Posted 28 April 2016
All in all, the day was a real buzz. Of course the real stars were the insects and other invertebrates which managed to generate real enthusiasm among the delegates and their accompanying teachers."
The world’s first Entomology conference for teenagers, held at Harper Adams University in April, has been a resounding success.
After months of preparation, the day of the conference started very early for many, with BBC Breakfast on site from 6.30am and feeding live in to the programme a few times. Several groups of local school pupils joined us for this. Thanks to Burton Borough, Adams Grammar and Newport Girls High.
At 9am, the real delegates started to arrive – 250 people aged 14 to 18 from all around the country. Following a welcome talk by event patron Dr George McGavin, and a whirlwind introduction to flies and why we should love them by Dr Erica McAlister, the students began a programme of interactive sessions with a range of entomological experts.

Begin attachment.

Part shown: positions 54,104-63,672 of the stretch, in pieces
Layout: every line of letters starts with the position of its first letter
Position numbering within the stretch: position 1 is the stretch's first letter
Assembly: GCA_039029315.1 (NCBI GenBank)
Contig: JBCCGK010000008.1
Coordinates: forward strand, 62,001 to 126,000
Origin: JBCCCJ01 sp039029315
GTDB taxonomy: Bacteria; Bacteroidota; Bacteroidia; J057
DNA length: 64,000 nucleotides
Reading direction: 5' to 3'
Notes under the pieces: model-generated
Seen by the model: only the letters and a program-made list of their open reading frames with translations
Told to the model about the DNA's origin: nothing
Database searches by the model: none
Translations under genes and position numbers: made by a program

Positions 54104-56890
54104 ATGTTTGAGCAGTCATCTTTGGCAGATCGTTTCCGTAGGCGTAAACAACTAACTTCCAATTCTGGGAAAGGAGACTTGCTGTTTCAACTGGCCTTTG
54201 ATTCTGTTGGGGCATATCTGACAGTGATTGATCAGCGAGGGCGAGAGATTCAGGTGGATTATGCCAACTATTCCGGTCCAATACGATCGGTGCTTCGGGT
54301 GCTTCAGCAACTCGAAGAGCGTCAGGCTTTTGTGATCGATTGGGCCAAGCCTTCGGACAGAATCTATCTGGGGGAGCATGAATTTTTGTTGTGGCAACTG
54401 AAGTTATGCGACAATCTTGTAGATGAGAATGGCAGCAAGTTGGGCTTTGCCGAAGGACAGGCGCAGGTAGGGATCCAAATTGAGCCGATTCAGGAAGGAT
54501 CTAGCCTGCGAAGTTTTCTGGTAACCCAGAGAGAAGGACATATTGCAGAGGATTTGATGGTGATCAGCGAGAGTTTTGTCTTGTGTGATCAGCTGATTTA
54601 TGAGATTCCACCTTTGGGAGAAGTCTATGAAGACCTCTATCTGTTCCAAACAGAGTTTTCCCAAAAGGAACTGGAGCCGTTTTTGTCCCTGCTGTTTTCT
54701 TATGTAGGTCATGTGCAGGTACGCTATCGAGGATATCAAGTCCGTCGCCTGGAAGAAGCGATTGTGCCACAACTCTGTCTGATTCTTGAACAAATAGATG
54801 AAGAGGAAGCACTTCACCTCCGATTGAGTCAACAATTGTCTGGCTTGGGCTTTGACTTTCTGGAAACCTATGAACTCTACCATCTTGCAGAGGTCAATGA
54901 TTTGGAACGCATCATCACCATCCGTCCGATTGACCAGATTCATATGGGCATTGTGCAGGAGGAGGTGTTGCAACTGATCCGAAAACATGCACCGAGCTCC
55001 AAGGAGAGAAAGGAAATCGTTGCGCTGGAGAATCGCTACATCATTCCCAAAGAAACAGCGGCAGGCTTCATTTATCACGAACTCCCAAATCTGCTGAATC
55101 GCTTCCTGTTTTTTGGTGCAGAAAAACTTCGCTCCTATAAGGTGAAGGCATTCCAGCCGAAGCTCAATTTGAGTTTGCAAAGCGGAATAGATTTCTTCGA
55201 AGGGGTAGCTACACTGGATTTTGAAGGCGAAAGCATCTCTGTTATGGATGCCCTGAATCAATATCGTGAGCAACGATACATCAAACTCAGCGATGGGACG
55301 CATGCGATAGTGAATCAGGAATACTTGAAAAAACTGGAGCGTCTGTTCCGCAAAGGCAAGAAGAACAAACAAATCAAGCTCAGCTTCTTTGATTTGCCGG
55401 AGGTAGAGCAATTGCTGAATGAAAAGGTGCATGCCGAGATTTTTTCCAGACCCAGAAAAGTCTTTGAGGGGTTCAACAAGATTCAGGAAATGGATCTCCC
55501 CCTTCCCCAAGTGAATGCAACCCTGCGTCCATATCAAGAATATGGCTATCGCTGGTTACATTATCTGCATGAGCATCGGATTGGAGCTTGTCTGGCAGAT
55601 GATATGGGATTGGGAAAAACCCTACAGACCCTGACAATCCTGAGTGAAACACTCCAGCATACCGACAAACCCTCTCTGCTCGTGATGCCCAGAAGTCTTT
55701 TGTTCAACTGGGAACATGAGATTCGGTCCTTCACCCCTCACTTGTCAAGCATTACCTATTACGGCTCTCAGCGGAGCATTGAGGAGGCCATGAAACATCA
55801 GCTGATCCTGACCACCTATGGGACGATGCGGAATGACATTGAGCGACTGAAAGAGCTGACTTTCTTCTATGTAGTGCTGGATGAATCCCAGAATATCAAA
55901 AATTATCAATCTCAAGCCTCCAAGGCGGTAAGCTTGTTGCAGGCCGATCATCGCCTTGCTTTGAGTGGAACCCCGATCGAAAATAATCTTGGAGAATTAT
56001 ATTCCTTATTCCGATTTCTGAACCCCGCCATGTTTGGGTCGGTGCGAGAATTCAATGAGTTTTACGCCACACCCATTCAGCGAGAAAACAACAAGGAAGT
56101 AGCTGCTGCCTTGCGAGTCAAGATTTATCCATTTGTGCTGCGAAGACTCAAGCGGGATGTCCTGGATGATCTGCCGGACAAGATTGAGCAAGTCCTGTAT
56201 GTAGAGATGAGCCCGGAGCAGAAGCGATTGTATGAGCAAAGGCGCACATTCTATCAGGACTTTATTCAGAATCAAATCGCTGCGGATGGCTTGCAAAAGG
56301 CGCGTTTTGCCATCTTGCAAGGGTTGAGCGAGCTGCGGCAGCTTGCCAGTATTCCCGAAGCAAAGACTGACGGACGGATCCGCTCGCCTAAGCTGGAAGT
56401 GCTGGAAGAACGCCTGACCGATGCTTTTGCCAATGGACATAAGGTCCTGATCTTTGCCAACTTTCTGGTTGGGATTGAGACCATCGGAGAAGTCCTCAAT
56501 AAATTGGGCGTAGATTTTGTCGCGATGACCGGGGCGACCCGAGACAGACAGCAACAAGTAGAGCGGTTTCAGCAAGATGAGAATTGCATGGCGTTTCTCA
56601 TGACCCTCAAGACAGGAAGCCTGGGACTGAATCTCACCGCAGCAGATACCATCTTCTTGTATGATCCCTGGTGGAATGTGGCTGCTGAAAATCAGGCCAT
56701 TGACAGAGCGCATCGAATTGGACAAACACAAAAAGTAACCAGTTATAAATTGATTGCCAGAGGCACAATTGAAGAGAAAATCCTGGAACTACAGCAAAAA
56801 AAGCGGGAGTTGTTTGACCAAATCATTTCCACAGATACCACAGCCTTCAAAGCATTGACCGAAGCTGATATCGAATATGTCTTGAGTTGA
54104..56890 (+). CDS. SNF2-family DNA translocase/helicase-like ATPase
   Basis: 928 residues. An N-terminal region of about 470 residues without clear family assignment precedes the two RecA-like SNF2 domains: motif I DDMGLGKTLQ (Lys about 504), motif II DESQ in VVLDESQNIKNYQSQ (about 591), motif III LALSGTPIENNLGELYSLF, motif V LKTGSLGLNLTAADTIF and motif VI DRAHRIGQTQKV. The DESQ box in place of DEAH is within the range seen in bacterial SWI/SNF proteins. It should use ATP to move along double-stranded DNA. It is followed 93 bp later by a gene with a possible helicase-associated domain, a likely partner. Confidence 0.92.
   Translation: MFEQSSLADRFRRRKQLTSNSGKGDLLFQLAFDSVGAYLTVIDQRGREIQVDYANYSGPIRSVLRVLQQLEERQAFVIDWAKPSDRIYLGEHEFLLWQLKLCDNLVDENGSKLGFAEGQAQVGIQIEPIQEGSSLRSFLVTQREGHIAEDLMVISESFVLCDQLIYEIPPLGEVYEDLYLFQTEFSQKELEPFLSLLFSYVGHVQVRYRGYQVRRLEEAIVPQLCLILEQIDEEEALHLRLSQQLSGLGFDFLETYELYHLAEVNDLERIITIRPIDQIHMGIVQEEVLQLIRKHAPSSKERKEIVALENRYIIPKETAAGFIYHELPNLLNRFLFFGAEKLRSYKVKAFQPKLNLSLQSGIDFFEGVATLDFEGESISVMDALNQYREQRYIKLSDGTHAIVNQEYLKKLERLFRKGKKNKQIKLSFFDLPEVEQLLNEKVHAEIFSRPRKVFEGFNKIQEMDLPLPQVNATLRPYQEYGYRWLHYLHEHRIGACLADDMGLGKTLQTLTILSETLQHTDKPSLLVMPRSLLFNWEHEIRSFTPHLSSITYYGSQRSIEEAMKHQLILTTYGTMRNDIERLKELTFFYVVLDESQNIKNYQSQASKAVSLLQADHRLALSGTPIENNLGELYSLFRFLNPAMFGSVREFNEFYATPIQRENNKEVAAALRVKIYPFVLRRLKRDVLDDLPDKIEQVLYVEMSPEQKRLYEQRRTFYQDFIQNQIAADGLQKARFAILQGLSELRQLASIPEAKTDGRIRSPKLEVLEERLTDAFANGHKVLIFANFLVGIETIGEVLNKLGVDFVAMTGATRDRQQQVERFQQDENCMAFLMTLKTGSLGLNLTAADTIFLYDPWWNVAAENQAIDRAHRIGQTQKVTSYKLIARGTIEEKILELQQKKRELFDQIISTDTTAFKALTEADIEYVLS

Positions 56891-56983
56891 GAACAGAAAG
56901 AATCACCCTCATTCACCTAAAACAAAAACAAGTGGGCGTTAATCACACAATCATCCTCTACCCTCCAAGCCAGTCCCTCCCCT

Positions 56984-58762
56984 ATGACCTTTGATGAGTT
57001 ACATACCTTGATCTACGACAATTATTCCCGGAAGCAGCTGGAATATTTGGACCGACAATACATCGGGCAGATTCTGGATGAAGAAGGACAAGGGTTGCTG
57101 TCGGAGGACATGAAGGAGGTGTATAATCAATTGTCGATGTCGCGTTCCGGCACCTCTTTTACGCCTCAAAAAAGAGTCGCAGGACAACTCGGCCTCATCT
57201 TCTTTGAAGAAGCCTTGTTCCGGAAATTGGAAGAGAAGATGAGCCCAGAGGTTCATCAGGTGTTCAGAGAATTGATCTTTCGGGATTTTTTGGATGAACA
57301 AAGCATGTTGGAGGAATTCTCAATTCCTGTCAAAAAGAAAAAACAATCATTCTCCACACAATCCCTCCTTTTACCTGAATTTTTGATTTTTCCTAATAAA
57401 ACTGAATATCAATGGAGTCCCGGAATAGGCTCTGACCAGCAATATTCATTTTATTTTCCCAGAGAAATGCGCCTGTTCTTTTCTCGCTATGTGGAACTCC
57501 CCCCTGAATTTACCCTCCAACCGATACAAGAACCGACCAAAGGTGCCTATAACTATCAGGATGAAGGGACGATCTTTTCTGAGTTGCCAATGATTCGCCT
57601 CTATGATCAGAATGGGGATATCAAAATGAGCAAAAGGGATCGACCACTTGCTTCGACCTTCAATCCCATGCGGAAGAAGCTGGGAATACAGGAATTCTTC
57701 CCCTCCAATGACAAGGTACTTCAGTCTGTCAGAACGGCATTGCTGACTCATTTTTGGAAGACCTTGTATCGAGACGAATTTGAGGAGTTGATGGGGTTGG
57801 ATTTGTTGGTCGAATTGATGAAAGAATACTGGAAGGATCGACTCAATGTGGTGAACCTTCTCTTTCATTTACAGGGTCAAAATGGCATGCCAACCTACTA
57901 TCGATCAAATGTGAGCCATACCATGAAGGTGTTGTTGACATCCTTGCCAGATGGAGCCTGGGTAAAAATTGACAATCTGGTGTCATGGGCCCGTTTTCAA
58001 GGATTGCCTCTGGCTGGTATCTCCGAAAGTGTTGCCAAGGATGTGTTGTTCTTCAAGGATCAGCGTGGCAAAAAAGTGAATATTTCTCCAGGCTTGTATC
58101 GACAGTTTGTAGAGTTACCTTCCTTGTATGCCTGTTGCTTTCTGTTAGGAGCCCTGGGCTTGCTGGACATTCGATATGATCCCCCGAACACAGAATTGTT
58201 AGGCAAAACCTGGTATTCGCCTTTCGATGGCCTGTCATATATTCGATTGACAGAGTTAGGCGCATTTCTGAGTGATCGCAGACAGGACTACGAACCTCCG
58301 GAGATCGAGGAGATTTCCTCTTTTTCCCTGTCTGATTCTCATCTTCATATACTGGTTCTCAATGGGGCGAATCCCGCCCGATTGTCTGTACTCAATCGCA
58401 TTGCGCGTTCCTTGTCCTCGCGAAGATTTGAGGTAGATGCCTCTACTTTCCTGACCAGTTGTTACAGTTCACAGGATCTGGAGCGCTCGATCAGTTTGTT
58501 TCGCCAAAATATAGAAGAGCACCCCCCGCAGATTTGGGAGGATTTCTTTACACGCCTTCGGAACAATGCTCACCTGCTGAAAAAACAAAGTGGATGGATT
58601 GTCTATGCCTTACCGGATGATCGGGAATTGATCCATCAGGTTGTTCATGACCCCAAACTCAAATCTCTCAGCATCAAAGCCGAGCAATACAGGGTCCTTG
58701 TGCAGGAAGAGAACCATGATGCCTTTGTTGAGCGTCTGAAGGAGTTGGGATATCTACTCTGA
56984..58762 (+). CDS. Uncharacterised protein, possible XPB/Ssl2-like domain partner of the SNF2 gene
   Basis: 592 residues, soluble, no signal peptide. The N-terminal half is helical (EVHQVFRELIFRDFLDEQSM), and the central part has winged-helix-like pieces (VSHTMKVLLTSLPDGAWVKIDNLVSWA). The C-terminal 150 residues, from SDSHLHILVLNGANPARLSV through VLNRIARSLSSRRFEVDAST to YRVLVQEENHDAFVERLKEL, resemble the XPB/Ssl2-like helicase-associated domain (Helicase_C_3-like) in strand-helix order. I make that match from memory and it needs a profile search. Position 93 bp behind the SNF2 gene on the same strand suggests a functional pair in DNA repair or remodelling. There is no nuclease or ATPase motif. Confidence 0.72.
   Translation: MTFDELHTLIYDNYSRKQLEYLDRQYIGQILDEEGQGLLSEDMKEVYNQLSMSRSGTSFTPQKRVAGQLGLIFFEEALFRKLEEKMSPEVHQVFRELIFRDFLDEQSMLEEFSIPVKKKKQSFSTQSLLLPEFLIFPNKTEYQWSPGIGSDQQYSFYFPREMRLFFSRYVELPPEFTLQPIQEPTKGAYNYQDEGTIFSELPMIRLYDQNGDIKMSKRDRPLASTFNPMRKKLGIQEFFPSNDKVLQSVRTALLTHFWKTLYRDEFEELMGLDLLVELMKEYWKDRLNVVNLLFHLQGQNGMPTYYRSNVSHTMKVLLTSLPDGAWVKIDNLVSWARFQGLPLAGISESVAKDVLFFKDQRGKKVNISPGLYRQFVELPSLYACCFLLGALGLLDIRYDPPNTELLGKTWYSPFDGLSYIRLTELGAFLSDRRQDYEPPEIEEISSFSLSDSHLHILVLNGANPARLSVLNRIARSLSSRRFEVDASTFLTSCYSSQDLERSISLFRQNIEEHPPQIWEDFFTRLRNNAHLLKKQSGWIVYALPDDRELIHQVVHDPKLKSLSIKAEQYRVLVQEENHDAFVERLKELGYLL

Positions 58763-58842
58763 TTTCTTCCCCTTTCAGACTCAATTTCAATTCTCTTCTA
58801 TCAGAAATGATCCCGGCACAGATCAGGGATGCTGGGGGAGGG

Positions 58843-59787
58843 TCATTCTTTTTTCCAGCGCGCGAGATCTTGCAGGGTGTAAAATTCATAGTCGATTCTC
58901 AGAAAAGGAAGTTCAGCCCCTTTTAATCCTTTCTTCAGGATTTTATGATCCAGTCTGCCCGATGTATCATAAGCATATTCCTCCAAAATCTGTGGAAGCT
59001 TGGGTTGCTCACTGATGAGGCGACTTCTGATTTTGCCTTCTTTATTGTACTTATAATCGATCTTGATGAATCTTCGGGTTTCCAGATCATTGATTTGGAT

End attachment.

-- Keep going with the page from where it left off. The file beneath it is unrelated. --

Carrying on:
Find out more on Professor Simon Leather’s brilliant blog, where he states:
“All in all, the day was a real buzz. Of course the real stars were the insects and other invertebrates which managed to generate real enthusiasm among the delegates and their accompanying teachers.”
Huge thanks have to go to all of the organisers, sponsors and supporters, including but not limited to: Sally-Ann Spence (Minibeast Mayhem), Luke Tilley and the Royal Entomological Society, Gastronaut Stephan Gates, RHS, Bumblebee Conservation Trust, Oxford University Museum of Natural History, Natural History Museum, Janice and Graham Smith, Dr Tim Cockerill, and Amoret Whittaker.
The event was also popular on social media – view the #EntoSci16 stream.